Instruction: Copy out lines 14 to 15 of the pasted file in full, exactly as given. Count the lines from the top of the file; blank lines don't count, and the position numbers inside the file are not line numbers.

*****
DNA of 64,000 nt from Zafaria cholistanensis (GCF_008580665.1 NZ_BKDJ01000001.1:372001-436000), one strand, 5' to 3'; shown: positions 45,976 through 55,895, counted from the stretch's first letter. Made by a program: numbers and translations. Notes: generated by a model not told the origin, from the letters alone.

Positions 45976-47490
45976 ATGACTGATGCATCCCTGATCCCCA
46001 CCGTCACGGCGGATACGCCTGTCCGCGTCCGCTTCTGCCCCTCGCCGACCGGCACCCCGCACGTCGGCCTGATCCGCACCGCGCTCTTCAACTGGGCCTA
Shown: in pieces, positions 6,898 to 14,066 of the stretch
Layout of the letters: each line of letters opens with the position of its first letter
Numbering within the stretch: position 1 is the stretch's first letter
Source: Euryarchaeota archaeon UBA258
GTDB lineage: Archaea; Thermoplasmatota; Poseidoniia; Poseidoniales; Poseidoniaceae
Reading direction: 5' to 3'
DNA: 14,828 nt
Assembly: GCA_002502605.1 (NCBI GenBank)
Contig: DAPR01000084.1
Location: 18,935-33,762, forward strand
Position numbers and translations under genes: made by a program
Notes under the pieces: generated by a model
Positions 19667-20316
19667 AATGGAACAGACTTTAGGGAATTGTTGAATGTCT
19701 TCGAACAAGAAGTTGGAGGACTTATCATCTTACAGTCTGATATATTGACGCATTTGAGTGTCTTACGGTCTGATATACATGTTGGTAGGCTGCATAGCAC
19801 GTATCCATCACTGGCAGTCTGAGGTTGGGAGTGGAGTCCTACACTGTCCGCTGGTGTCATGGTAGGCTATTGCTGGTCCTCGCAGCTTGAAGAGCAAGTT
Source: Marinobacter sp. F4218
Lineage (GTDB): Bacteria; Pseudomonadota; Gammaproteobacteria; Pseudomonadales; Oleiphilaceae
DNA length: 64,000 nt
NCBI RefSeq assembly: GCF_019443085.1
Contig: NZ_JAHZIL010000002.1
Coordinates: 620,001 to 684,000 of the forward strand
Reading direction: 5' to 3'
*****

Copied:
Location: 18,935-33,762, forward strand
Position numbers and translations under genes: made by a program